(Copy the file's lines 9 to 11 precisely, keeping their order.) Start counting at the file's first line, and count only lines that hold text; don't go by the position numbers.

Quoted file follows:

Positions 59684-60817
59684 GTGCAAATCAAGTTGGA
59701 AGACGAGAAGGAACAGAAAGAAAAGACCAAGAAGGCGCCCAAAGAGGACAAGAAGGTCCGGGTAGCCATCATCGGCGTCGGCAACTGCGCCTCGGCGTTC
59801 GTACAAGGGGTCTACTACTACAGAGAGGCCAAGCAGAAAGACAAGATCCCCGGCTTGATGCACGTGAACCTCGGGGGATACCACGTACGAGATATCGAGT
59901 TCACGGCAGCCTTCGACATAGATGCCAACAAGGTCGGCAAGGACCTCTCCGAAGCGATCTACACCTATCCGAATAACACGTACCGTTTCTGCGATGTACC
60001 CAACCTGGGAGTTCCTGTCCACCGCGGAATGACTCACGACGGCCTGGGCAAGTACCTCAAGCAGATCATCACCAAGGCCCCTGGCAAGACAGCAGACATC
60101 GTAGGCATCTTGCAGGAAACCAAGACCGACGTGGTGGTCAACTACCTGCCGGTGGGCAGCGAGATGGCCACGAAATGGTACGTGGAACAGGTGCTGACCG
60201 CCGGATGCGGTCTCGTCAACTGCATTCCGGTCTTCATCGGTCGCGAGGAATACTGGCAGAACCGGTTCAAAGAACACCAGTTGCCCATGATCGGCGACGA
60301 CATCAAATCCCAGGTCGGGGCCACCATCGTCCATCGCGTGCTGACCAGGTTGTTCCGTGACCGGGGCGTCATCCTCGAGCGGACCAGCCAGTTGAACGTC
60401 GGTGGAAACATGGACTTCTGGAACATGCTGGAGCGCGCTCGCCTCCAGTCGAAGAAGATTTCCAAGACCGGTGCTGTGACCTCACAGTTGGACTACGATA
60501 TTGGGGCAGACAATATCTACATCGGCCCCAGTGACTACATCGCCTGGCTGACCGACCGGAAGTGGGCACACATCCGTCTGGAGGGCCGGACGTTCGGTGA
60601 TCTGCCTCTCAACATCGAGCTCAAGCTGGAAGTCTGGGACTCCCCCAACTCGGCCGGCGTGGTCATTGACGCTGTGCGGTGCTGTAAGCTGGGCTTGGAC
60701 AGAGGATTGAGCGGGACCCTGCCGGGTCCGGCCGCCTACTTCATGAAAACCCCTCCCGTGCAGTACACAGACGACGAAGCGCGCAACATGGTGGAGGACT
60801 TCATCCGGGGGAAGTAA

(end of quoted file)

60301 CATCAAATCCCAGGTCGGGGCCACCATCGTCCATCGCGTGCTGACCAGGTTGTTCCGTGACCGGGGCGTCATCCTCGAGCGGACCAGCCAGTTGAACGTC
60401 GGTGGAAACATGGACTTCTGGAACATGCTGGAGCGCGCTCGCCTCCAGTCGAAGAAGATTTCCAAGACCGGTGCTGTGACCTCACAGTTGGACTACGATA
60501 TTGGGGCAGACAATATCTACATCGGCCCCAGTGACTACATCGCCTGGCTGACCGACCGGAAGTGGGCACACATCCGTCTGGAGGGCCGGACGTTCGGTGA